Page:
I donít think itís for everyone, but I think itís very hard to define the kind of person itís for.

Z: As a longtime game designer, youíve worked on many different projects. Have you noticed a different process when youíre designing card games for a licensed, pre-existing property as opposed to your own, personal projects?
MS: Iíve definitely had that experience. My own personal projects tend to be a little smaller. Unspeakable Words and Alphablitz are nice, light little word games. But most of my stuff is very collaborative. I work with James Ernest on a lot of games. Lords of Vegas is a big-box game. Gloria Mundi is a big-box game. The stuff I did with Wizards of the Coast, whether itís Betrayal at House on the Hill or Risk: Godstorm, thereís a whole team dedicated to it. I find at least after the initial design stages, where I might just be, ďOK guys, leave me alone. I just gotta figure out what Iím doing here,Ē it really is just getting the designers together. We have five people who work on our stuff, and just talking it out until we think it might work.

Right now, my lead developer for the Pathfinder game, Chad, will just build us a spreadsheet and weíll all just contribute. These big-box games require a lot of words and a lot of concepts and a lot of new ideas. Weíre trying to get better as we go. Weíre realizing that with the Pathfinder game weíre losing track of the game in some sense. Weíve now done over 2,000 individual, unique cards and no one person can remember all of them so we need to put systems into place that we can search by keyword or have other things that alert us when templates arenít like they should be.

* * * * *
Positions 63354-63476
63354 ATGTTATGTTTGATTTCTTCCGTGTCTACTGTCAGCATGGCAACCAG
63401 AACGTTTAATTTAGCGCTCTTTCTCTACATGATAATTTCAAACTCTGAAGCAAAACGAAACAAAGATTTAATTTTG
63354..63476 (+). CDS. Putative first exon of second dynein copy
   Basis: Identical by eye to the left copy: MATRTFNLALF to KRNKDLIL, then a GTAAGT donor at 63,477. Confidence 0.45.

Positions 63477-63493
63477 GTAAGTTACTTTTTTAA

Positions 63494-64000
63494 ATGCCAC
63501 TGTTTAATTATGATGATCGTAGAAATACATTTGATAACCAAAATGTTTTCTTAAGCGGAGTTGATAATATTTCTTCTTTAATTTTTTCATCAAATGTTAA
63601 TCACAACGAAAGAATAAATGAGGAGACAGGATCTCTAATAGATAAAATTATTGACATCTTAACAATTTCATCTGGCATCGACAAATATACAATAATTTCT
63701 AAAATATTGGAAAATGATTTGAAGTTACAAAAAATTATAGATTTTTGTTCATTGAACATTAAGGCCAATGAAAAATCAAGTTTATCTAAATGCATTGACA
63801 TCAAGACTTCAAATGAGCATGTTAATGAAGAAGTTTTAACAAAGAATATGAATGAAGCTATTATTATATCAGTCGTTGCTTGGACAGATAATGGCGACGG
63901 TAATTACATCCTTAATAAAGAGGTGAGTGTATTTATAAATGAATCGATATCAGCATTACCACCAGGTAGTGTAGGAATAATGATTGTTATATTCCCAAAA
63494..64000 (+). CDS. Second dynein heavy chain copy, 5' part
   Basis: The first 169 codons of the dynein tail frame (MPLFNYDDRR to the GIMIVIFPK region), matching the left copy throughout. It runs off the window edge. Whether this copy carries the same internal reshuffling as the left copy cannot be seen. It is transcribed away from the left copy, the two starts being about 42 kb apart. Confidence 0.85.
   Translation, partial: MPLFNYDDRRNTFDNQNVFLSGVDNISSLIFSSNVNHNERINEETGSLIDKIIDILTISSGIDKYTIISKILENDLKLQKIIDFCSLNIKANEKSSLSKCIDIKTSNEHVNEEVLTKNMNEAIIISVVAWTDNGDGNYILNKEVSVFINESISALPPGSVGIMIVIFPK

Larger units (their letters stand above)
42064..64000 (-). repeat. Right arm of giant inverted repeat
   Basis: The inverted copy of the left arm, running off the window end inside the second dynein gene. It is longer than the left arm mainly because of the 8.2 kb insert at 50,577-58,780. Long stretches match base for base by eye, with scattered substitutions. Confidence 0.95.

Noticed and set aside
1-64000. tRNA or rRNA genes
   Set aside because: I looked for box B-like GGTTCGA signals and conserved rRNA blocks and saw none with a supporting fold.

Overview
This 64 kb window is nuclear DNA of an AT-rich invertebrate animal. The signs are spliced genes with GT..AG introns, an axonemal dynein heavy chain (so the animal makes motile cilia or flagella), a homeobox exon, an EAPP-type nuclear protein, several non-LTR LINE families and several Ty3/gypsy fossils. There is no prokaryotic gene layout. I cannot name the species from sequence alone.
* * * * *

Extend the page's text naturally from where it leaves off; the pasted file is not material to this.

Itís definitely different when it gets bigger. Iím not sure that itís different because itís licensed or not. I love doing research. On all the Marvel games Iíve done, Iíve had to read a lot of comic books. This is not exactly a tragedy. (Pause.) Well, some of those comic books.

Z: Nineties Marvel games?
MS: Yeah. (Laughs.) Some of those comic books have been a little more tragic than others.

Z: Skull and Shackles is a pirate game. Whatís the eternal appeal of fictional pirates?
MS: (Laughs.) I think no one really wants to be a pirate. What they really want to be is this person who can sail off whenever they want and go where they want and get what they want. The best example of that happens to be pirates. It could have been Bedouin desert raiders, but it isnít because we donít want to live in the desert and we donít want to wear heavy cloaks over our heads. We want to look good and hang out with our friends and go when we want to go. That is the reason that pirates are good.

They also talk really awesomely. Itís just fun anytime you pull out a pirate in a game and go, ďArr! Iíll be makiní ye walk the plank!Ē Itís just fun to do! One of our characters is a character named Ranzak, whoís a goblin pirate. Now, you put those two concepts together and--youíll see in our booth that his mask is all over the place. Heís missing some teeth, heís got a parrot on his shoulder, heís missing a hand and a foot. Itís just fun to pretend to be that guy. You wouldnít really want to be that guy in real life, but itís fun to pretend.

Z: Yeah, the pirate pants and the accent.
MS: Exactly. They do have really good pants.

Z: Over in the Paizo booth, theyíre not just selling Pathfinder material. Theyíre also selling The Maze of Games.